The trajectories of sub-surface floats will offer the first look at deep-water pathways in the North Atlantic.
"This project provides the first opportunity to directly link changes in the intensity of the North Atlantic overturning circulation with the air-sea interaction processes that drive deep water formation," says Johns.
OSNAP will be one of the first projects to make use of the NSF-funded Ocean Observatories Initiative's (OOI) array of moored sensors that will be installed in the Irminger Sea off the southern tip of Greenland in 2014.
The Irminger Sea is one of four planned global observing sites of the OOI program, a networked infrastructure of science-driven sensor systems to measure the physical, chemical, geologic and biological variables in high-latitude and coastal ocean locations, as well as at the sea-floor.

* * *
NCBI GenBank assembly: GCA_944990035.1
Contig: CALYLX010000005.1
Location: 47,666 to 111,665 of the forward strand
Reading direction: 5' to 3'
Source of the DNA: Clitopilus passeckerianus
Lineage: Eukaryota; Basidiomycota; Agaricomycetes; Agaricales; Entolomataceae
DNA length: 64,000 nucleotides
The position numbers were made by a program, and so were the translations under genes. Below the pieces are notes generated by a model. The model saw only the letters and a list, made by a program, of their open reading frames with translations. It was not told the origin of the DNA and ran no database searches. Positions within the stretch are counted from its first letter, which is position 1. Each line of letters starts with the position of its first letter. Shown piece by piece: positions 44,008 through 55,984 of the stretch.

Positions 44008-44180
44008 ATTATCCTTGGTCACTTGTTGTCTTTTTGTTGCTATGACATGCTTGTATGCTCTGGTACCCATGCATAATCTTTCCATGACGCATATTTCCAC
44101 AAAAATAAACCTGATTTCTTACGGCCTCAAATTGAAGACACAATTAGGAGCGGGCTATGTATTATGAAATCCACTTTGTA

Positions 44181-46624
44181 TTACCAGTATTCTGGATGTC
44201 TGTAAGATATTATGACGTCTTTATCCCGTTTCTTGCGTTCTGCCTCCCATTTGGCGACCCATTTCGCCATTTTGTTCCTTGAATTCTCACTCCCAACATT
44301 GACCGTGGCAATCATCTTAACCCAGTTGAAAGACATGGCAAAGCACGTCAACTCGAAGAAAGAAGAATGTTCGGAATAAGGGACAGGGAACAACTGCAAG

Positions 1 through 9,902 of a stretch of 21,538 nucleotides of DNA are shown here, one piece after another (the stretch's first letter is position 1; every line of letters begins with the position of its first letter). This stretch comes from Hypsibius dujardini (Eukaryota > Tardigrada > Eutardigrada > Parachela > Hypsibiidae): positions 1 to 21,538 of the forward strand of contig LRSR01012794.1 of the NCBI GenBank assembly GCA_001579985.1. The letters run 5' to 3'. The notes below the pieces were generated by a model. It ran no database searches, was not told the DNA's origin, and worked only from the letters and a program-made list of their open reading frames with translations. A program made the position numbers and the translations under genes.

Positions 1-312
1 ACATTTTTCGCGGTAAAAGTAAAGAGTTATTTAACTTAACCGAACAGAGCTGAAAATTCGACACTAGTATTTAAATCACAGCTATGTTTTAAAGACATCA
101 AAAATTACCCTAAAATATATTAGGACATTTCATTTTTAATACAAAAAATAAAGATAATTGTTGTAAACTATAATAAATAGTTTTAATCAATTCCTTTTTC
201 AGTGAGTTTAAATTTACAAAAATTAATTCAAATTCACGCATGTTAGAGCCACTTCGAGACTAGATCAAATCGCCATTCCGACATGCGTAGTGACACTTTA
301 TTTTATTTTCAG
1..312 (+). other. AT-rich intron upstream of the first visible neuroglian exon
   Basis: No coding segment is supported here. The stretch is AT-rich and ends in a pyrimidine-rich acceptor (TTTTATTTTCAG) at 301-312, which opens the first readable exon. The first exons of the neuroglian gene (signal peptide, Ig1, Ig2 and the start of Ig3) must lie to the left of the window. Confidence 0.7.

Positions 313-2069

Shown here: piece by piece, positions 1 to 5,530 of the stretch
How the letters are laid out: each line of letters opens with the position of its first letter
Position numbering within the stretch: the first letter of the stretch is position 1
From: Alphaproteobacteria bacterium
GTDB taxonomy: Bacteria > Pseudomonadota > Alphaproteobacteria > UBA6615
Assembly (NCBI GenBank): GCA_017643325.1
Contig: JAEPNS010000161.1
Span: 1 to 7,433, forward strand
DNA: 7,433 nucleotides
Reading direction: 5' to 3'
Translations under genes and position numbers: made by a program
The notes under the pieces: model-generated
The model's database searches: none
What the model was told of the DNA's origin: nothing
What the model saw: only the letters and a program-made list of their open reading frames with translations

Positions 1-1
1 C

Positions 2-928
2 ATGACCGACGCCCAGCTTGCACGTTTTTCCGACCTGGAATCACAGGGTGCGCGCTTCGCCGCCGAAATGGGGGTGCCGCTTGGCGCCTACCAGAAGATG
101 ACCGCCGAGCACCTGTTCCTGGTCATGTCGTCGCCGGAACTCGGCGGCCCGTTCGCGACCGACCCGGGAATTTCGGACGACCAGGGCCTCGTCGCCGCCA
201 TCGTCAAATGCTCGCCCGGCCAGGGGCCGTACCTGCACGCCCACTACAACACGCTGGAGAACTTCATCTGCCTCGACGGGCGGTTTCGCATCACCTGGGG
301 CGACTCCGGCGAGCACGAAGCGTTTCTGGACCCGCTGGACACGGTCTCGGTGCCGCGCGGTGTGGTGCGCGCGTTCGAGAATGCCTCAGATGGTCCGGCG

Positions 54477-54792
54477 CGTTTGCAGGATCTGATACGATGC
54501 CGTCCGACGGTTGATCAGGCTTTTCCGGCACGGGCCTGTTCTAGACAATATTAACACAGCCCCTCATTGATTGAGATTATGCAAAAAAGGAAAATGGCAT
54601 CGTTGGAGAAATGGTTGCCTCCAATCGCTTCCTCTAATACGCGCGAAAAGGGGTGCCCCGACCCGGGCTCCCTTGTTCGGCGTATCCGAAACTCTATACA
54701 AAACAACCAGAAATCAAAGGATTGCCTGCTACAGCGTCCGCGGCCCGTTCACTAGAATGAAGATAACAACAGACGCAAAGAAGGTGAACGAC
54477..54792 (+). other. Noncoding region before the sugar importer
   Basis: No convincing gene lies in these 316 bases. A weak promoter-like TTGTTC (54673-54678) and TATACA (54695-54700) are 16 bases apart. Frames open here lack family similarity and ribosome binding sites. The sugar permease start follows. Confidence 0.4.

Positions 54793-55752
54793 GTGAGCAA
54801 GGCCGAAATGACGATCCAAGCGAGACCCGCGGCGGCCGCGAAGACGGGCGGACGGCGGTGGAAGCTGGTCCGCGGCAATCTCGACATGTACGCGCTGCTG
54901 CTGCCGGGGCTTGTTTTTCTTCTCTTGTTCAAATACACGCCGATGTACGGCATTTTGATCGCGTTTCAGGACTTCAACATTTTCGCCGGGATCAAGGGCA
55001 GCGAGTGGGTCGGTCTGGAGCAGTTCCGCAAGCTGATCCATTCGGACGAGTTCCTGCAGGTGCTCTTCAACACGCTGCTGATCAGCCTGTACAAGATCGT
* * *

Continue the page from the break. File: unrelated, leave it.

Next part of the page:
The OSNAP measurement system also complements a joint U.S.-U.K. project called MOCHA-RAPID. MOCHA is primarily funded by NSF; RAPID is funded by the Natural Environment Research Council in the U.K. Scientists participating in the project have measured the overturning circulation in the sub-tropical North Atlantic since 2004; MOCHA-RAPID has been extended through 2020.
"The OSNAP project will greatly enhance our ability to track changes in the circulation of the North Atlantic Ocean, a critical component of understanding future climate and its effects on marine ecosystems," says David Conover, director of NSF's Division of Ocean Sciences.
Overturning data are also critical to understanding the ocean's continued ability to act as one of Earth's most important carbon sinks.
Surface waters absorb heat-trapping carbon dioxide from Earth's atmosphere. When cold, dense, southward-flowing waters from sub-polar regions sink, they carry these surf
|Contact: Cheryl Dybas|
National Science Foundation